I can only put up my own pictures, I cannot bring myself to put up images of the increased devastation. The number of people without electricity has increased again, people are still without heat, and the dropping temperatures are sapping our strong bull-headed New Yorkers and New Jerseyites determination to persevere and roll up their sleeves, rolling up your sleeves makes you cold, and the mountains of donated down jackets are hard to dispense and there are all these elderly people who can't make it down all the stairs in the projects near the shore and so food must be carried by volunteers up 4, 6, 8, 10 floors while wearing headlamps in dark stairwells. We were going to volunteer driving around to the homebound this weekend but this is a gas shortage, and with a toddler we can't afford to get stranded with only crowded bus service to slowly get us back home, in the snow.
Devastation draped in pretty snow.
But one happy note.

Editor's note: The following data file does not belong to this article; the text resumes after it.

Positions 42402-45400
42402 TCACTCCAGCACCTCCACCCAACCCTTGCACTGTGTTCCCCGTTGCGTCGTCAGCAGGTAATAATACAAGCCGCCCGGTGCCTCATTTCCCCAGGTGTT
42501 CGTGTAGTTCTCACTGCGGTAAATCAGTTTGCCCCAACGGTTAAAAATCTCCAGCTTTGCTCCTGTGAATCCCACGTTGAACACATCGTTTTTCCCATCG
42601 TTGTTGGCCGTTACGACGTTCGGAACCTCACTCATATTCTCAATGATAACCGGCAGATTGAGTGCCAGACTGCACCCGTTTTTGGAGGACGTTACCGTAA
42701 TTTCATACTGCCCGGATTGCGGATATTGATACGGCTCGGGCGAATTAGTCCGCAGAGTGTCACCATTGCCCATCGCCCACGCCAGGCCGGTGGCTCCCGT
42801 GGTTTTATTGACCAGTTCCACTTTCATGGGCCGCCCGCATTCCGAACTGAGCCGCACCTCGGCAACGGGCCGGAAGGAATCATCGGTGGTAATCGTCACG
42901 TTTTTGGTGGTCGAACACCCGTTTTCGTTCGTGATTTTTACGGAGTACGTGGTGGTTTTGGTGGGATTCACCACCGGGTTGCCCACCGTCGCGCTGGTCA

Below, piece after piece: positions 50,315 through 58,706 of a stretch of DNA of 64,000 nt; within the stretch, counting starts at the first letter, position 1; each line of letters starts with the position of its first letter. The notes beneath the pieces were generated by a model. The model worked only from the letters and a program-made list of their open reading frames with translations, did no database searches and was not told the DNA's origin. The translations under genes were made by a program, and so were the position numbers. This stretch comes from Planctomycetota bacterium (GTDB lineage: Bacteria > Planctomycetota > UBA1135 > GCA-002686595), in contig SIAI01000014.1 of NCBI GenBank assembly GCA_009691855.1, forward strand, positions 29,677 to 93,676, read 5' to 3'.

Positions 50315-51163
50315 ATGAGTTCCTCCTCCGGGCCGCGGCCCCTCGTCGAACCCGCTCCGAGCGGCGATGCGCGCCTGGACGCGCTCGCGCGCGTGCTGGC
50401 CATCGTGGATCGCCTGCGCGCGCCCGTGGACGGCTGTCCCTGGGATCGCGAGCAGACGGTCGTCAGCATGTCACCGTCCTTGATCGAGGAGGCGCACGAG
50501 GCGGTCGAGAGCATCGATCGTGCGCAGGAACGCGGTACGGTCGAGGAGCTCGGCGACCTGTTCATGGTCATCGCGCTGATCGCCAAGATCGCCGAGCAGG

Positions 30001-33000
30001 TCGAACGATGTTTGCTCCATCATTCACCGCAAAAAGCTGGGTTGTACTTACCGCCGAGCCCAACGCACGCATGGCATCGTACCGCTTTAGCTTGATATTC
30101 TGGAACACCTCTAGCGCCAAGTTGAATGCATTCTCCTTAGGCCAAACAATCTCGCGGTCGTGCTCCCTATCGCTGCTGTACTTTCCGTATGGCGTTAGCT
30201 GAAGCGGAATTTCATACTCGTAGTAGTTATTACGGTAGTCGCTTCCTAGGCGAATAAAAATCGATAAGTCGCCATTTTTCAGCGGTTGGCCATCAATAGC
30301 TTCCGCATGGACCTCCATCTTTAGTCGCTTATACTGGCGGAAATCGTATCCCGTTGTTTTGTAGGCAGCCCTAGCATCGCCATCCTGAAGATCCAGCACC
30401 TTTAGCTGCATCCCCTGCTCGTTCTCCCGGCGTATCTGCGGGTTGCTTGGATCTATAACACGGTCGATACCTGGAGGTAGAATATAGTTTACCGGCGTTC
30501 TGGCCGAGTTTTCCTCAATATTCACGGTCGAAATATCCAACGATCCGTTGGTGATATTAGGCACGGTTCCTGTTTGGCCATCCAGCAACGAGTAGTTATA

I posted last Friday about one more devastation caused by Hurricane Sandy that broke me just when I was climbing up out of the sorrow of the week, when I learned that the NY Aquarium was in severe danger. Perhaps stupid to care so much about it, but obviously other people care greatly too, as the NY Times has given a big, joyous update on it.
The facility, and nearly all the creatures, have survived! A miracle considering raucous ocean water poured into the aquarium, lapping even into the tanks. But everyone is doing well, except for a pool of freshwater koi who simply could not be saved.
I will quote just the end of the article:
Mr. Dohlin speculated that even though the floodwaters had poured into the top of the tanks, the cold ocean water must have sat on top of the tank water, “striated,” as it were. The fish were happy to remain in their own half. With one exception: A staff member found a three-foot-long American eel alive in three inches of water at the bottom of a staff shower stall, after the basement was pumped out.
“It was such an affirmation that maybe miracles do happen,” Mr. Dohlin said. “We immediately named him Lazarus.”